What talent that company had in their hands and lost due to a ‘boys club’ attitude, what gain the other companies who now have them as their leaders have.
In order to achieve more parity, what do you think needs to be done?
Martha Schultz: A socio-political rethinking must take place and we are all in demand. Every individual, the members of families, the media, politics… it will only work collectively! And, it also especially needs role models, who support this rethinking!
Liza Masias: There needs to be more awareness at the corporate level to recognize women´s contribution and role in society. This may be accomplished faster if schools allow more children to discuss this in more depth and if regional and national governments increase regulation that permits women to take a more equal role in society.
Women by nature are more caretakers than men; it is natural. For this reason, we are seen as caretakers instead of leaders. It is a very difficult stereotype to change in all societies.
However, today, we are required to take on additional responsibilities in society without having the benefits that our male counterparts have. Of course, we have come a long way, but our daughters will still have to struggle.
Leisa Kenny-Protsat: Men and women both bring something different to the table in business, I believe there is indeed a difference in how we think and this is positive, especially for companies that fairly employ both.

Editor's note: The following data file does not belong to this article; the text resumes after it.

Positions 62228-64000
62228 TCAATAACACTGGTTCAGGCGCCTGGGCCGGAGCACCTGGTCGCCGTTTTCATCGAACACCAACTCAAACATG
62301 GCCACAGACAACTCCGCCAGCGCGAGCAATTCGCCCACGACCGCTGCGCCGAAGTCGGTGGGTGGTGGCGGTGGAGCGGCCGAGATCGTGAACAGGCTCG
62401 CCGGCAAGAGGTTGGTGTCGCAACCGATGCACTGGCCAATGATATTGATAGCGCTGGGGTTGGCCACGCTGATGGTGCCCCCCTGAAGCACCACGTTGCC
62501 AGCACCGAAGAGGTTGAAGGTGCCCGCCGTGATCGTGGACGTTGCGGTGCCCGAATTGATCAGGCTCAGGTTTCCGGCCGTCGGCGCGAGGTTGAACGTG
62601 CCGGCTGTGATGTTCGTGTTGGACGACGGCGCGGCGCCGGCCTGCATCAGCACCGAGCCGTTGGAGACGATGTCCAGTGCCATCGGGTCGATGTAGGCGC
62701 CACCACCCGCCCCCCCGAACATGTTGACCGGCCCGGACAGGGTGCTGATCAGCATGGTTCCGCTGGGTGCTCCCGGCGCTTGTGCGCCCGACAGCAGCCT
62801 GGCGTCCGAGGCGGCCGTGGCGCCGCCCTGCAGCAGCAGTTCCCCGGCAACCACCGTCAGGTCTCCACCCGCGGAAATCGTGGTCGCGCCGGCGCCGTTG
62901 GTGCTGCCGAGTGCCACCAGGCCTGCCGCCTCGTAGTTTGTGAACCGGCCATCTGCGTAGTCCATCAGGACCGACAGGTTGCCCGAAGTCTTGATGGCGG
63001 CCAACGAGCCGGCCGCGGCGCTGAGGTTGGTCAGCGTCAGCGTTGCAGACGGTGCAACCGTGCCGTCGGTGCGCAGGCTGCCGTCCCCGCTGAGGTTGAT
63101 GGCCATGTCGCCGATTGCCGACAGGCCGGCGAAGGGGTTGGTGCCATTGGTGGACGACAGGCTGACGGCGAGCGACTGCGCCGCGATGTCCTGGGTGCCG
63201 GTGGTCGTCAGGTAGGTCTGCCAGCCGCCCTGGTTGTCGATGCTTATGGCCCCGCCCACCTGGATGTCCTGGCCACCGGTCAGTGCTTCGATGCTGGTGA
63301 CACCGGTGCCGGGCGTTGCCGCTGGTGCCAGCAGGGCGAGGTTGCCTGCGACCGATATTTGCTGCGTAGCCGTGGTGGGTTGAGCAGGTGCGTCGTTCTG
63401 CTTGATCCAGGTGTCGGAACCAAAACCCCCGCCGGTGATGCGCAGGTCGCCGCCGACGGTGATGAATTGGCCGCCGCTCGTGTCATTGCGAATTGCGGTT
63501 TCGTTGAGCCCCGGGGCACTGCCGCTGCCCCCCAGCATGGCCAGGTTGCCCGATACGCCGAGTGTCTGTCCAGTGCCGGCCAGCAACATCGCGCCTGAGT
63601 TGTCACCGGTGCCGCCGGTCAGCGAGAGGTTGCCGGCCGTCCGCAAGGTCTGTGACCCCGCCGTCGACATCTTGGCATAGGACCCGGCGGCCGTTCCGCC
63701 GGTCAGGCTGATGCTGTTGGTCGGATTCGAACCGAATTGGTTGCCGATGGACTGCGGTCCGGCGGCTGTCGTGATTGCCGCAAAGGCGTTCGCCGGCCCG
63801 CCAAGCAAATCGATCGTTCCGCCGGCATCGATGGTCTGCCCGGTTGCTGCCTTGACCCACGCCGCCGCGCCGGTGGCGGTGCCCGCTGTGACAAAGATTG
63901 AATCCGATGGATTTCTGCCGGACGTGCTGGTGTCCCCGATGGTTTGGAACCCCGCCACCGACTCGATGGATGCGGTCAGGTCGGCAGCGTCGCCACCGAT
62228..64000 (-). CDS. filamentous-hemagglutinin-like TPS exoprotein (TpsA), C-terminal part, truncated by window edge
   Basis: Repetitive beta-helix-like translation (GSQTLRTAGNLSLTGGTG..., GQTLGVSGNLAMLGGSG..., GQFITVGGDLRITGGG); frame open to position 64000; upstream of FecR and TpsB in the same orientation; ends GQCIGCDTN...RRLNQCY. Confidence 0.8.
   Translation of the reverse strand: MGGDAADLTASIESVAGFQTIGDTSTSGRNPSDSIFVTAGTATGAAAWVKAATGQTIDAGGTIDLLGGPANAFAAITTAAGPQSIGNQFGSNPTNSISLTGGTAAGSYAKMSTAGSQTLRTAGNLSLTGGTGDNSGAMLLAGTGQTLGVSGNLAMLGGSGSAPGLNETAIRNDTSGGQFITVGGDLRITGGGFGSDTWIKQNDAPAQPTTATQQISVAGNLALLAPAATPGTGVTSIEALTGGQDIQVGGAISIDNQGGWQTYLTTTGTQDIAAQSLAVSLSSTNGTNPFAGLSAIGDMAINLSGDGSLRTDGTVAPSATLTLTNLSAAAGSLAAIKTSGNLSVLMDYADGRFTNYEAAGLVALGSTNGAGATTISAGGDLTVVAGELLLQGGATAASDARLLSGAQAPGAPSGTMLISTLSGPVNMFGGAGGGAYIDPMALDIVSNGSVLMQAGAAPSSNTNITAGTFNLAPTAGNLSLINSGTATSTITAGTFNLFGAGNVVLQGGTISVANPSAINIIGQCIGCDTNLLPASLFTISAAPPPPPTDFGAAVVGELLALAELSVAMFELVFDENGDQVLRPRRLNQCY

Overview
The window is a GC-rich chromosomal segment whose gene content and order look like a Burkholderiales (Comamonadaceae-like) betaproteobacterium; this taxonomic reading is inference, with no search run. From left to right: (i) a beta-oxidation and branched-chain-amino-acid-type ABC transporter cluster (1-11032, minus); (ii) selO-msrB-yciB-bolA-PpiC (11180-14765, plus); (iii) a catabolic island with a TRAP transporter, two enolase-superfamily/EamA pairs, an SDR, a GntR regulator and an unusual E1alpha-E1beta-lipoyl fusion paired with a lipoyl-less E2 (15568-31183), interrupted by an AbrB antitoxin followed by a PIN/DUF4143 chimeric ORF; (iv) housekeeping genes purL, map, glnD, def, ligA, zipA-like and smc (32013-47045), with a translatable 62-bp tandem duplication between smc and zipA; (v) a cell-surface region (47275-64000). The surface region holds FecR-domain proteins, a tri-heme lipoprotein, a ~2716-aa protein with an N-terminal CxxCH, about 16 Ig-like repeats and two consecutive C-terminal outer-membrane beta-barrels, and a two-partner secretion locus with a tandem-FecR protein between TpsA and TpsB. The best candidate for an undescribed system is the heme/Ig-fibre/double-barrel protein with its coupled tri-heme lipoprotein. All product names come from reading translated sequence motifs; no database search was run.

Today is competitive and tomorrow will be more competitive so for companies that choose to marginalize their leaders and effectively their thinking by promoting and managing through a single gender I believe it can be detrimental for their long term success.
To achieve more parity we as the employee can be more savvy in choosing our employer, it should be part of the equation when seeking work. If a company has a male or female dominated culture in higher management and it can’t be clearly identified as to why in an interview situation than this may not be the company for you.
Allow such companies their ‘boys’ or ‘girls’ club and take your talents to a place they can soar and your gender is not a consideration. Once companies realize they are missing out on the edge of having both genders working for them more change will happen.
What are your personal tips to women, in order to be successful?
Martha Schultz: Education is as important as strong confidence. Also, each woman should try to find a mentor! Own engagement in women networks is also a great thing, in order to go ahead together.
Liza Masias: Be self assured, stay calm, speak slowly, dress impeccably well and expect to be treated well. Do not offer to bring the coffee, make the copies, etc. Just because we are women in the modern workforce, doesn´t mean that we need to be treated like men. It is a very difficult fine line, because MEN do not like to be courteous and well mannered to women that are their equal at work.
As a recommendation, avoid late night parties with colleagues; have dinner and go to sleep. You need to be fresh in the morning; most men get ready faster and are up for breakfast meetings. 😉
Leisa Kenny-Protsat: To both men and women, believe in yourself, set your goals and don’t give up, and if you’re in and environment that does not embrace true long-term development based of what gender you are – take control and change.
Thank you to Martha Schultz, Liza Masias and Leisa Kenny-Protsat for sharing their views on International Women’s Day 2016.